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Thursday, November 24, 2011

The Effects of Electromagnetic Radiation on Cell Phone Users

Cell phones produce radiation. We’ve known that for years and we’ve been getting more and more worried about it. The hands free kit was initially developed not to make driving safer, but to allow cell phone users to operate their devices without actually putting the phone to their ears.

The facts of cell phones and electromagnetic radiation are as follows: loads of people use cell phones; cell phones produce electromagnetic radiation; these fields are potentially carcinogenic. Scared yet? Well don’t rush off the deep end. First of all – loads of stuff is potentially carcinogenic, including (apparently – I even had a girlfriend once who wouldn’t eat it because of this) burnt toast. So listening to scare mongers isn’t advised.

Have a look at the thinking around electromagnetic cell phone radiation and its effects. According to the IARC (the International Agency for Research on Cancer), the primary method by which electromagnetic radiation affects the human body is by raising the temperature of individual cells. Cell phones use such low levels of EM that the only temperature they raise is in skin cells and subcutaneous cells – there is very little evidence suggested that the prolonged use of a cell phone can raise the temperature of your brain or other internal organs.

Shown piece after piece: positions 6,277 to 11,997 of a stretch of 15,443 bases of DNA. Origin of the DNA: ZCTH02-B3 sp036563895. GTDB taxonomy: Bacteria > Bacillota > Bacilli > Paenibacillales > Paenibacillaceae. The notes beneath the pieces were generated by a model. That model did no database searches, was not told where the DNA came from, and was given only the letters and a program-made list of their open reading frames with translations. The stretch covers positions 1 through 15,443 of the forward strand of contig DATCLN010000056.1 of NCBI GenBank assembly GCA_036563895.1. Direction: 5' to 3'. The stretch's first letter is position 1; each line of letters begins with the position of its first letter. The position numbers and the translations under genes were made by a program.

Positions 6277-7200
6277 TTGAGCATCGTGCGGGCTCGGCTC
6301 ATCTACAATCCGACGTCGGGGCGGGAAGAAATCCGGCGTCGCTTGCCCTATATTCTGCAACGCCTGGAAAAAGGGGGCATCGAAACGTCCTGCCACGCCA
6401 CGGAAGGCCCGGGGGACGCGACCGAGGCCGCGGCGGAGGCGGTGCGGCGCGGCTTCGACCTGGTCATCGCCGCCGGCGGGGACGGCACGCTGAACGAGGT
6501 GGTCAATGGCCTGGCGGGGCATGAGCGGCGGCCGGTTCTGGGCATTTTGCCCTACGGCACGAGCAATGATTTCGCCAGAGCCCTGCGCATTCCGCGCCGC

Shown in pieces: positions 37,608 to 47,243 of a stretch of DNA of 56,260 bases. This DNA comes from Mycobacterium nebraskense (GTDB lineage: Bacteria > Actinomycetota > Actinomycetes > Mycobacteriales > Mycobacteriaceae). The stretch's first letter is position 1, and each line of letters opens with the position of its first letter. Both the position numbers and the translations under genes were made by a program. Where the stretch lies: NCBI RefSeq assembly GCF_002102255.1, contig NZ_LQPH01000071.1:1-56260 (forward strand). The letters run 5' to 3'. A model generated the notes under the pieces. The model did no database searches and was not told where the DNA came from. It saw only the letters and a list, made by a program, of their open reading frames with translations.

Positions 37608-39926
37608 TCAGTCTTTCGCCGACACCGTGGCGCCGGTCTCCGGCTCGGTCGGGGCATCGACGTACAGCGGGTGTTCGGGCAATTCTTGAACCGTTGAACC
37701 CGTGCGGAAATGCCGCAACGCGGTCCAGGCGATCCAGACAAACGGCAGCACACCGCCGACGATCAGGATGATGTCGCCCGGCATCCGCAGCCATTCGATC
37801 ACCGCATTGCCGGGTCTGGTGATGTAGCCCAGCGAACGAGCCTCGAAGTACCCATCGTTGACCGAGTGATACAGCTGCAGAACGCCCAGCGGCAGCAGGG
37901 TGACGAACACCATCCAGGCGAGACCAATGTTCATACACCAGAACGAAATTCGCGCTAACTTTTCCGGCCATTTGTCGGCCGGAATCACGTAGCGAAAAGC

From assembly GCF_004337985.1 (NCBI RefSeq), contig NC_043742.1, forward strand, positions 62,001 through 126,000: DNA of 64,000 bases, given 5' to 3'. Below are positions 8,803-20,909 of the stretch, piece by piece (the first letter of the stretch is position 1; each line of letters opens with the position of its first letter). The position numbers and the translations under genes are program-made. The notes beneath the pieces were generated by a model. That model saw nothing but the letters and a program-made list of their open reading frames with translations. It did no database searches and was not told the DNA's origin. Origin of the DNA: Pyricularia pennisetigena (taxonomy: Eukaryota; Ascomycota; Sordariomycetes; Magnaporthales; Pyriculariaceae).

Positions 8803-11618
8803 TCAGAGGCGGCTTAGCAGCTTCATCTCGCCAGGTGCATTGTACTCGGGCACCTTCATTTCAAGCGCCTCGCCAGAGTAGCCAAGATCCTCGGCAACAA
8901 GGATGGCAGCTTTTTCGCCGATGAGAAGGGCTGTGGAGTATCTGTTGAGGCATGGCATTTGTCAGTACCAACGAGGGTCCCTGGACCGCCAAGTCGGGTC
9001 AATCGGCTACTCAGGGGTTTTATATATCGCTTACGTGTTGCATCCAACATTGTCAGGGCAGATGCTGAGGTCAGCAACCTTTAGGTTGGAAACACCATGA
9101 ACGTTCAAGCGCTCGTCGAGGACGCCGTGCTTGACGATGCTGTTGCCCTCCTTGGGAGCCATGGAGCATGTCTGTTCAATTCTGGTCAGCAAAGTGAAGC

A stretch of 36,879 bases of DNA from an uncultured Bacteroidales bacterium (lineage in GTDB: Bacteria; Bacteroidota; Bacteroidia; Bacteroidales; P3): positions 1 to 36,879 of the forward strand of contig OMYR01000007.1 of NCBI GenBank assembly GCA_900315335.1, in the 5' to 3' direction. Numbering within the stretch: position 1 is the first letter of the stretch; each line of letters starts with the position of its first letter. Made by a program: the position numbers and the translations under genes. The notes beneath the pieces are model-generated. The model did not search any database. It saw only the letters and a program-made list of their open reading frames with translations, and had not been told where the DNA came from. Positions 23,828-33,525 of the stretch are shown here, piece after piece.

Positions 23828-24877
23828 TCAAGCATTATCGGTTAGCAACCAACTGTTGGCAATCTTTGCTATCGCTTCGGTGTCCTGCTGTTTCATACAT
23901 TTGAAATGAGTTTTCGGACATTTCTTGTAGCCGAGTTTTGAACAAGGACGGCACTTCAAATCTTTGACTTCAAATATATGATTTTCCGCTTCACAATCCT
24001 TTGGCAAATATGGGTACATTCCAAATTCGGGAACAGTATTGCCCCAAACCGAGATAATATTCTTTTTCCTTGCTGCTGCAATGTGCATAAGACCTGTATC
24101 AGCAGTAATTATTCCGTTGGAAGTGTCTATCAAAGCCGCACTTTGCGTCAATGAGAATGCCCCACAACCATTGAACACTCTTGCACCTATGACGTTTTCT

Also, the power of the EM effect decreases hugely in exponential relation to the distance of the handset from the body. Ergo, when you send text messages, your cell phones are hardly affecting you with their EM at all. This is why (as noted above) the hands free kit was developed. Not to make driving safer but to keep the handset away from your head.

The IARC has commissioned studies looking at the potential effects of prolonged cell phone use on a person’s likelihood of getting head and neck tumours. After studies conducted in several countries the IARC has found no causal link between the one and the other – though results did show that the highest 10% of phone users – those who said that they routinely conducted phone calls that lasted for a long time, and by long time we mean hours, every day – did have a slightly higher instance of head and neck tumours.

Overall, the current wisdom is that electromagnetic radiation does have the potential to have a carcinogenic effect – but that using cell phones has yet to be proved to endanger you any more than, say, going to the supermarket or watching television. The simple fact of the matter is that the modern world is absolutely chock full of radiation signals, emitting from your computer, your TV, your phone, your alarm system – basically anything that receives transmissions without a wire.

There s a condition known as electromagnetic hypersensitivity, still debated by doctors but as real as anything for the poor people who suffer from it. In a very, very tiny number of cases patients have reported a host of illnesses triggered by electromagnetic radiation – but if you’ve got ERH (electromagnetic radiation hypersensitivity) you won’t just be affected by cell phones – it will be everything.

In short: cell phones seem no more or less dangerous than anything else in the modern world. Just use them sensibly, like you would anything else.

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